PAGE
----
No Doubt: The Coalition Will Scrap The Carbon Tax
January 11, 2013
From The Drum Website- 11 January 2013
Let me be clear from the start: there is no doubt that, contrary to David Forman’s claims on this page recently, a Coalition Government will abolish the carbon tax.
We will scrap the tax because it so utterly fails to achieve its objectives, and operates in such a damaging way, that to leave it in place would be economically and environmentally irresponsible.
The carbon tax must go simply because it doesn’t work. It is both an economic failure and an environmental failure. Removing this tax is the only responsible course of action available to an incoming government.
The carbon tax is a grand failure because while it is enormously expensive, it spectacularly fails to clean up our emissions. It is doomed because at its heart is an inefficient and ineffective electricity tax.
It is worth for a moment taking a closer look at the actual cost of the carbon tax.
First, there is $105 billion of taxes out to 2020/21 largely paid for in electricity, gas and diesel price rises.
Second, there is a further $15 billion in direct government expenditure. This includes $10 billion of unfunded expenditure to buy shares in speculative energy companies that the private sector will not support.
Third, there is a further $4 billion budget deficit in the tax and transfer payments associated with the package in just its first three years.
And fourth, there is the purchase of at least $8 billion in foreign carbon credits to 2020.
All up that makes at least $132 billion in expenditure out to 2020.
And the results of this mammoth expenditure? Incredibly, instead of reducing Australia’s carbon emissions, under the tax our annual domestic emissions will actually grow from 560 million tonnes to 637 million tonnes between now and 2020.
The carbon tax simply doesn’t do the job it’s supposed to do.
This is because much of the revenue comes directly from taxing electricity, which is the least efficient way to reduce emissions, as Nobel Economic laureates Finn Kydland, Thomas Schelling and Vernon Smith have concluded.
We are already beginning to see the impact of the carbon tax in skyrocketing power bills and rising prices and this will only get worse. The tax is designed to drive electricity prices higher each and every year.
The real issue though is whether lifting electricity prices is an effective mechanism to reduce emissions. Otherwise it is simply pain without gain.
The problem with an electricity tax is that it is ineffective on both the demand and supply sides.
On the demand side, the Government has acknowledged that power companies will simply pass higher electricity prices through to consumers. Electricity is however an essential service and therefore largely inelastic for consumers.
An example of this was the massive 50% price rise for NSW’s seven million residents over a recent five year period. This produced a bare 6% decrease in per capita consumption over that period.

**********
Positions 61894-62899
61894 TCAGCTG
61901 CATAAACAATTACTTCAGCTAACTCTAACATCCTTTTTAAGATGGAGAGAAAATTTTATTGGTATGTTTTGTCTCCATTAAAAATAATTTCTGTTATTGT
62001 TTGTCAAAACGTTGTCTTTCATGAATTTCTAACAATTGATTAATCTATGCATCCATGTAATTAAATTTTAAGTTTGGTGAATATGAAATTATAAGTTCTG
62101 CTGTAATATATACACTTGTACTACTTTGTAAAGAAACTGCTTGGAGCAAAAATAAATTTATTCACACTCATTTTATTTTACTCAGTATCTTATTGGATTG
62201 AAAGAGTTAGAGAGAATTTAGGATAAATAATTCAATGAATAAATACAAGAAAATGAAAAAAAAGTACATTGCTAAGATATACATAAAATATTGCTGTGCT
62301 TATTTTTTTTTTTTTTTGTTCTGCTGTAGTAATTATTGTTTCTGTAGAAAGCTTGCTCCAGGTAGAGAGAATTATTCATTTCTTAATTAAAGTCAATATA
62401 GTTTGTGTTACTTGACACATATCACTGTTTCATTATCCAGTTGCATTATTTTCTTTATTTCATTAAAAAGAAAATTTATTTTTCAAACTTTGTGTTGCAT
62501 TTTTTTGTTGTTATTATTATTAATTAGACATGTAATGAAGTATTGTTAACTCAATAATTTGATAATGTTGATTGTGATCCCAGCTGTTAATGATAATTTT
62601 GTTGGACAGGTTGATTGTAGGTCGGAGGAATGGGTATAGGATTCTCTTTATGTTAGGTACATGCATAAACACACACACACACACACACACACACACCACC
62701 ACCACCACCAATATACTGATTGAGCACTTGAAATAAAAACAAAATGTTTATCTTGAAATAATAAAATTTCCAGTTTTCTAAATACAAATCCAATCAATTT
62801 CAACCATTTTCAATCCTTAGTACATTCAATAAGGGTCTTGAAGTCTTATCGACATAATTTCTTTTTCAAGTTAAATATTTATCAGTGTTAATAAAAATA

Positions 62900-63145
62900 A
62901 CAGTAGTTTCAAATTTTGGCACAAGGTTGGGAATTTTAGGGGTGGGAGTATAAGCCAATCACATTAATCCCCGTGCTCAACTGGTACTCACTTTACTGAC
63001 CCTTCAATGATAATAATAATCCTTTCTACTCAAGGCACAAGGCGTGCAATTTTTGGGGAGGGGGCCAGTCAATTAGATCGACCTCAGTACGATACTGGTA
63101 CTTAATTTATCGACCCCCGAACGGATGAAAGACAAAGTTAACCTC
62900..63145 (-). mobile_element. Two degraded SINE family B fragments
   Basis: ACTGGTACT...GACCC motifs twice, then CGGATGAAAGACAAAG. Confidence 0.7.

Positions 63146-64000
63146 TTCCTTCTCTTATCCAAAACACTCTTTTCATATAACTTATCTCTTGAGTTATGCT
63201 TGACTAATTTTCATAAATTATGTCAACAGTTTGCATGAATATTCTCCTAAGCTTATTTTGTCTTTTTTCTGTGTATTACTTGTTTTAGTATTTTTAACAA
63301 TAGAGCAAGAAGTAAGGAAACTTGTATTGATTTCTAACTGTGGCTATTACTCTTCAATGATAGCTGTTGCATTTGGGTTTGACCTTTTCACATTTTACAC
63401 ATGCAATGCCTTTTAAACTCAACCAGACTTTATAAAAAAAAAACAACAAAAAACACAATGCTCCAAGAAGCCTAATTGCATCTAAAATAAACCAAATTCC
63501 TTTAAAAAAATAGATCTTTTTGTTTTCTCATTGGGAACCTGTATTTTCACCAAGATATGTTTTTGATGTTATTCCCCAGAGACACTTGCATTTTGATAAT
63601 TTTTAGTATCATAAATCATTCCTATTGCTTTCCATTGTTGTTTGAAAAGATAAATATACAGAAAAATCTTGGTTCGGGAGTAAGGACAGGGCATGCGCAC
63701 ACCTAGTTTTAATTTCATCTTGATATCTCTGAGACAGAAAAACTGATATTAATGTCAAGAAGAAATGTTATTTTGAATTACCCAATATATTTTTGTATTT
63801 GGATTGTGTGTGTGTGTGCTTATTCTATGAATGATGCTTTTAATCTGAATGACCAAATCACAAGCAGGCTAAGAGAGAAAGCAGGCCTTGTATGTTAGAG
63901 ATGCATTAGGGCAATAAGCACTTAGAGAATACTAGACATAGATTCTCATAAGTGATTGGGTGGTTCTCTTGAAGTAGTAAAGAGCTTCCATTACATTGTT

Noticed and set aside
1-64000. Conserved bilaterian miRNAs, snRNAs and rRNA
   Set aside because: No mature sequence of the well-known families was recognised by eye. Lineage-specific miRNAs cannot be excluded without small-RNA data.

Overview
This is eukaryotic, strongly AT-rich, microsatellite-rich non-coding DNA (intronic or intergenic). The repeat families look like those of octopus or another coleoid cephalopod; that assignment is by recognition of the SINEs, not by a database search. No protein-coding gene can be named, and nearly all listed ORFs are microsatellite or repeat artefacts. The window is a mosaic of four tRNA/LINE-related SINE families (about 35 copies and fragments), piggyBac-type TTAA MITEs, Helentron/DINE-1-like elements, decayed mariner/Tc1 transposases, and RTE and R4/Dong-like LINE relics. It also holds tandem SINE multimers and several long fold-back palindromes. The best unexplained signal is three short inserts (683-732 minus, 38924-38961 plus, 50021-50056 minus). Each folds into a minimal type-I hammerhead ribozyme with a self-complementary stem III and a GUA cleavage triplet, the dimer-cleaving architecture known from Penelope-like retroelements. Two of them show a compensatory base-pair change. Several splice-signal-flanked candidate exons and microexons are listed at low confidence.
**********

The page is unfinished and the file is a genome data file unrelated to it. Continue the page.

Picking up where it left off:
Rather than radically re-crafting society, small businesses and families simply end up paying higher and higher electricity prices.
On the supply side, the tax is designed to lift the cost of the general energy supply rather than to reduce the cost of renewable energy in order to make it competitive.
However, the gap between the cost of general energy and renewable energy is so great that the tax doesn't do anything to change production.
That is why the carbon tax itself is not expected to close down a single power station between now and 2020.
Similarly, the tax itself is not expected to create one watt of additional renewable energy beyond the existing 20% Renewable Energy Target.
That is why the carbon tax is a monumental failure. It raises prices without reducing emissions. Indeed, under the carbon tax Australia’s domestic emissions will rise almost constantly for the next 40 years. That is why 100 million tonnes of carbon credits will have to be purchased overseas in 2020 alone.
Against that background there is really no other option but to repeal the carbon tax as soon as possible. And this can be done quickly and painlessly.
The Coalition has made it clear that the next election will be a referendum on repealing the carbon tax. If elected, a Coalition Government will have a contract with the community to honour that mandate.
We will issue instructions on day one for the bureaucracy to begin drafting legislation to repeal the carbon tax and will introduce that legislation in the first Parliamentary sitting week.
Thus the process of scrapping the carbon tax should be complete within six months.
We do not expect the Greens will ever honour a mandate given to the Coalition. However, if the ALP loses the election it is almost inconceivable that they would ignore such a clear mandate, especially given that they had no mandate to introduce the tax in the first place.
Therefore I do not believe a defeated ALP would stand in the way of repealing the carbon tax.
No matter what they say now, I expect that a defeated ALP under a new leader would not block the repeal of the carbon tax. Otherwise they would face an immediate double dissolution election.
The Australian people, by means of an election, have a right to determine the fundamental policies that will shape their future.
If the ALP were to block legislation to repeal the carbon tax, it would be acting in defiance of the express will of the Australian people. To do so would be an anti-democratic act of extreme political recklessness.
Ultimately, we believe the carbon tax is all pain for no gain and that genuine domestic emission reductions can be achieved without taxing electricity.
We can, we will and we must repeal the carbon tax and we will not stop until the job is done.